As part of our new ongoing More series, today’s post will concentrate on news and trends, along with our own strategic insights, within pharma and health, one of our four focus categories. For nearly ten years, we’ve been creating work that transcends the patient-consumer divide. By staying on top of global shifts in regulations, the marketplace and healthcare administration, we’re able to better connect with and empower consumers. Here’s a look at what we’ve seen in the pharma/health space recently.
Growing Global Pressure for Transparency
Last week, Johnson & Johnson announced Yale University’s Open Data Access Project (YODA) will serve as an independent body to review requests for full and free access to its clinical trial data. A YODA spokesman told Pharmafile, “This is the first time any company has collaborated with a completely independent third party to review and make final decisions regarding every request for clinical data, and we believe it sets a new industry standard in ensuring all requests for clinical data are reviewed in a systematic and objective way that protects patient privacy and confidentiality.”
The announcement signifies a major shift for drug companies – less secrecy, and more opportunities for enhancing public health, as researchers will now be able to examine Johnson & Johnson data themselves to identify their own conclusions. Ultimately this move will likely encourage other pharma companies to release their trial data, too.
Big Pharma Reports Are In
Quarter reports and full-year 2013 results are out, including Pfizer, Bristol-Myers Squibb and Eli Lilly & Co. While the reports reflect varied revenue performance, each company has its own outlying issues affecting results. Across the board though, you’ll find each brand evolving and attempting to position themselves for long-term growth.
The Chicago Tribune reports John Lechleiter, Eli Lilly & Co. CEO, as saying the company will now go back on offense…”we’re on the cusp of launching products in cancer and diabetes, two therapeutic areas where we’re well established and where we have built out the infrastructure we need. And we believe that’s going to be the beginning of our return to growth.”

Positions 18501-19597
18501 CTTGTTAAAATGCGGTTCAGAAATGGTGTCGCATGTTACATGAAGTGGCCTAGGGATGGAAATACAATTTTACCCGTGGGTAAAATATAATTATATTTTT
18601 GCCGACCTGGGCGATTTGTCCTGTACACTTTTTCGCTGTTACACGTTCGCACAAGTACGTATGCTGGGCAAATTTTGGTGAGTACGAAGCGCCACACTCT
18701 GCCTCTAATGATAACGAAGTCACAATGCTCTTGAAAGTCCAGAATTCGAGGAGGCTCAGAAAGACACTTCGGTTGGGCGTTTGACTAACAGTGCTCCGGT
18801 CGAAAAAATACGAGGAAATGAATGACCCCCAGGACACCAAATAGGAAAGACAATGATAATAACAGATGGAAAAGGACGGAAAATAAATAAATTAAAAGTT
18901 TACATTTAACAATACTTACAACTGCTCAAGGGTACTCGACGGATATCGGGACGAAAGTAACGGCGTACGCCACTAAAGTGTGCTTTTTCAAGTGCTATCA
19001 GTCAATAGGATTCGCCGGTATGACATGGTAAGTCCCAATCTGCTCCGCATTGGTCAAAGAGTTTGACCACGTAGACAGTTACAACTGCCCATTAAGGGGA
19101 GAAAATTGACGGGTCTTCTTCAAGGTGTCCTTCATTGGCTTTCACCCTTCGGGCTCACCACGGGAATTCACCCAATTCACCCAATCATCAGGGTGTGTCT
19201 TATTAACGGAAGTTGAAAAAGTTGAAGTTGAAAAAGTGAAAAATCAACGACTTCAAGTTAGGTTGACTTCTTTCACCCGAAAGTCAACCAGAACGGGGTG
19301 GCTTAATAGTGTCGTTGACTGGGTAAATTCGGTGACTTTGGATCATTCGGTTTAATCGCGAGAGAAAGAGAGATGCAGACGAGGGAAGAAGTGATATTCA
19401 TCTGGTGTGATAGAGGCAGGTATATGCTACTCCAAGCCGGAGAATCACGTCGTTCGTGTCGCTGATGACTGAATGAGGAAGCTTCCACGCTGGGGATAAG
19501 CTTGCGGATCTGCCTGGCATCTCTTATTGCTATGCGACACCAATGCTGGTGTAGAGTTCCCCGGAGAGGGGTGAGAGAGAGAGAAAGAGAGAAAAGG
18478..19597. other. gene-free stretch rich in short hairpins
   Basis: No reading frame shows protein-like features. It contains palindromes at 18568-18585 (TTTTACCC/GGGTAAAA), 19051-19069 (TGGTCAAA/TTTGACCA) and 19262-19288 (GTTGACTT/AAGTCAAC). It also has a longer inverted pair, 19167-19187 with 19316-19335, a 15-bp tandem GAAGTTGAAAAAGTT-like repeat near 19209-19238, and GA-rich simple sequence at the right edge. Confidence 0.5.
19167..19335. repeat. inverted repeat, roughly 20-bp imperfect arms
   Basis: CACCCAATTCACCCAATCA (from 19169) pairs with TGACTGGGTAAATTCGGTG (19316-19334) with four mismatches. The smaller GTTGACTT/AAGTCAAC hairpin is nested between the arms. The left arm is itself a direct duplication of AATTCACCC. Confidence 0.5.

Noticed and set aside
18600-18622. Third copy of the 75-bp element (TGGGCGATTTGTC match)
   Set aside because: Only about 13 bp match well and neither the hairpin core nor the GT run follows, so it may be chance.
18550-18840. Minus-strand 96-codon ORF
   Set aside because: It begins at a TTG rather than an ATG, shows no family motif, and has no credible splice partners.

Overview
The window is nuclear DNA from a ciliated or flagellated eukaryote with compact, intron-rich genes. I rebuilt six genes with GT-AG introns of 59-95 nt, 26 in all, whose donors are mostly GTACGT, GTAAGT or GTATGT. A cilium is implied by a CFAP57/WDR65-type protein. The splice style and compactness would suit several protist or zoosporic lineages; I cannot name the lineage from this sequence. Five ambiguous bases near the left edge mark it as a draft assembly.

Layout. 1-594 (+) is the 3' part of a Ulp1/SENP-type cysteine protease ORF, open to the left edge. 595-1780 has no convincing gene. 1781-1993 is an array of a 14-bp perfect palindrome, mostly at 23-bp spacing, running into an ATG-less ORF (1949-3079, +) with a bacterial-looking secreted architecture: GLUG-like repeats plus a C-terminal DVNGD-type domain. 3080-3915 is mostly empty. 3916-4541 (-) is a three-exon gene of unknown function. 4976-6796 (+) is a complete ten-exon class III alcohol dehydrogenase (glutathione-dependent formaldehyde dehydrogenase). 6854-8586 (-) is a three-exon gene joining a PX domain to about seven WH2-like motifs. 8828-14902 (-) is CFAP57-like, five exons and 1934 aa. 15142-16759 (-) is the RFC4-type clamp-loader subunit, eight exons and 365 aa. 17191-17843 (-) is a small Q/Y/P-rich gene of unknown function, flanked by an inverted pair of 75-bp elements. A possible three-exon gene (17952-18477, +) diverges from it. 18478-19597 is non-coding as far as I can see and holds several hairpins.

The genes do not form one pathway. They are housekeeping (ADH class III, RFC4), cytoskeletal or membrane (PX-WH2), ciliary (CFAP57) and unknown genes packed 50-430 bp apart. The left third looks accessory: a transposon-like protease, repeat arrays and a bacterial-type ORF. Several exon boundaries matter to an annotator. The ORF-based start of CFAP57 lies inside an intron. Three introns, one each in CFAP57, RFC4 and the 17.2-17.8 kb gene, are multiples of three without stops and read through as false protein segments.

New competition within diagnostics and care from outside influencers like Google, Microsoft and AT&T are bringing new viewpoints and increasing expectations around healthcare, as PM360 reports. Former Bartle Bogle Hegarty chairman Cindy Gallop describes the current industry as collaborative competition – “when everyone in a sector competes with everyone else in the sector by doing exactly the same thing as everyone else in the sector is doing.”
Responsiveness is key in any industry today, but especially pharma. In order to survive, traditional companies will need to stop watching and waiting to see what trends and technology take off, but either innovate themselves or adapt quickly in order to compete with outside influencers.
Doctors Like Wikipedia, Too
A new report from the IMS Institute for Healthcare Informatics found that nearly half of pharma manufacturers are using social media. Also found in the report, Wikipedia is the single leading source of medical information for healthcare professionals, as well as patients. Murray Aitken, executive director of the IMS Institute for Healthcare Informatics, explains “This trend only heightens the need for relevant, accurate content that can be accessed and used throughout the patient journey. Healthcare professionals, regulators and pharmaceutical manufacturers all need to overcome their reticence and acknowledge the vital role that they can and should play as participants in the healthcare conversation.”
Anyone can write and edit pages for Wikipedia. At the time of writing this there were 20,657,612 Wikipedians. Today’s patients and doctors are turning to this undoubtedly vast, and arguably unreliable, source, as well as social media for their research needs. The ability to monitor online conversations is a huge resource for pharma/health marketers to gather research and influence, or even regulate, the information out there about their brand.
Will You Be At SXSW?
SXSW may not be the first (or 176th) thing you think of when talking quality in healthcare marketing, but the topic is taking Phenomblue’s Kt to this year’s festival. After participating in the first ever QA Summit on Digital Healthcare Marketing this past fall, she’ll be on a panel discussing the findings and best practices for QA in healthcare and across industries. This SXSW Showcase peels back the lid on why and how this panel came to be…and why you should pay attention.